If you want to edit each shape, you can use the Isolation Mode to select just one of the shapes. Use the Selection Tool and then double click on the shape to enter into Isolation mode. Now you can edit and move the shape independently of the first shape. To exit Isolation mode, hit the Escape key.
Another way to edit each shape in a Compound Shape, select an item in a Compound Shape use the Group Selection Tool that is nested with the Direct Selection tool.
When you have the Compound Shapes selected, you can click the expand button to make all the shapes into a single shape that is no longer made up of individually editable shapes.
This is a set of shapes that has been "Expanded".
3 sets of firework you can create to celebrate the 4th of July. Using Transform, Width Shape Tool and the Blend Tool you can create a simple yet effective set of fun fireworks using Adobe Illustrator. Enjoy and happy holidays.
Start with several lines, in various length. Use the Stroke Panel to Cap the ends (hot dog) to make them round.
Select the set of lines, under the Effect menu choose Distort & Transform>Transform. Click the Preview button in the dialog box to see the results then set an angle FIRST, then set the number of copies, then click the random button.
Adjust the angle in the Transform dialog box until you get a random burst pattern, then click OK.
Using the Direct Selection Tool, select the center line, then change the color of each line segment in the set.
Using the Width Shape Tool, select each line segment and vary the width of each.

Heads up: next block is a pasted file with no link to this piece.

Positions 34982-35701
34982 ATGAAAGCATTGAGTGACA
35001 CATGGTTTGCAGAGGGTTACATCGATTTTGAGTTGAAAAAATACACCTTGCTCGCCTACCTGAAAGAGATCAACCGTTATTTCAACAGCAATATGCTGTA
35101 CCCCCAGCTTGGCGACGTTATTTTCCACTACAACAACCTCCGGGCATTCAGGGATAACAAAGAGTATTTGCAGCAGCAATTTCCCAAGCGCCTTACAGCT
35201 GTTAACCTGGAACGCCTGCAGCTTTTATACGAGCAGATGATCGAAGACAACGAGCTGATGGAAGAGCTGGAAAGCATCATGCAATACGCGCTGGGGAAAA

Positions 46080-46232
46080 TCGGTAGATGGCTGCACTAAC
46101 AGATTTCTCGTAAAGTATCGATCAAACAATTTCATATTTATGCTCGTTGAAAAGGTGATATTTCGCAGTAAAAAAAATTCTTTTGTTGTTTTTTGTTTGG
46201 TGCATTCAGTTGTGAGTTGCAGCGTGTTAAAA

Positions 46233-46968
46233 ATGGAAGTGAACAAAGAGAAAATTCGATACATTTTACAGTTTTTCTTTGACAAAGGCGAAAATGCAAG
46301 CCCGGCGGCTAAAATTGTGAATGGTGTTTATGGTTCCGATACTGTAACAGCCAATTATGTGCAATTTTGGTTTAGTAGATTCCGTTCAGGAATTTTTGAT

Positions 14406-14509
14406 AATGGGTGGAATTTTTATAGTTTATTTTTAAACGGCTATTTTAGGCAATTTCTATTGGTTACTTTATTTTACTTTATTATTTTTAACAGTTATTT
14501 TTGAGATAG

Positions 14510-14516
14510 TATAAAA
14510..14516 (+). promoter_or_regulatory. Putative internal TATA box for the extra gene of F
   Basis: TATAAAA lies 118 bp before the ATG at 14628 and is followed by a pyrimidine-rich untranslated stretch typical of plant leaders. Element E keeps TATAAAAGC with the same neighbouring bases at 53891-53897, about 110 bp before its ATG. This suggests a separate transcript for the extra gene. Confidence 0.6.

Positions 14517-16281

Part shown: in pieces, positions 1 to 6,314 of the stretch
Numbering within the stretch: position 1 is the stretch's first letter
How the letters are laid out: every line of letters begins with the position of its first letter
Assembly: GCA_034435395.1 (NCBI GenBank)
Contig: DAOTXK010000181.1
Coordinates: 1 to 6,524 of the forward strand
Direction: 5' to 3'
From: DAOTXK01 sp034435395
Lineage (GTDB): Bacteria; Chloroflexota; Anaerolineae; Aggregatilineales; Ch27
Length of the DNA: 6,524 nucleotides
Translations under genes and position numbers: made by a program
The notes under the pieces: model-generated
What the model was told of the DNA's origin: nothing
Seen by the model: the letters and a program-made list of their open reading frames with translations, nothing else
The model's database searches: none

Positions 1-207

Create different widths in several of the line segments, this will translate into all the copies of the lines
Here is the results of the colored line segments and varying the width of those segments.
For the color behind the burst, create a lighter colored larger circle, then a smaller circle centered on the larger circle in a darker color.
Double-Click on the Blend Tool to call up the dialog box. Set the Specified Steps to 4. Then click on the edge of the first circle, then the edge of the second circle.
This will blend the circles together with 4 colors steps in between the inside circle and the outside circle.
Place the yellow blend behind the burst.
For the next set of fireworks, create a line and add a stroke of 4 pt.
Use the Width Shape Tool to pull one of the ends wider.
Duplicate the shape, then flip it inline with the first shape and select both with the Selection Tool.
Under the Effect menu choose Distort & Transform>Transform. Click the Preview button in the dialog box to see the results then set an angle FIRST, then set the number of copies, then click the random button.
Once the burst looks like you want, click the OK button.
For the sparkler effect, create a series of circles, random sizes clustered together.
Duplicate the set and change the randomness of the circles.
Double-Click on the Blend Tool to call up the dialog box. Set the Specified Steps to 16 (more if you want a longer sparkler burst). Then click on the edge of the first circle set, then the edge of the second circle set.
The blend will create 16 steps from the top set of random circles to the bottom set.
You can use the opacity to create translucent shapes.
Or you can copy and use the Adjust Color under the Edit Menu > Edit Colors > Adjust Colors to change the colors of the object and shift the hue.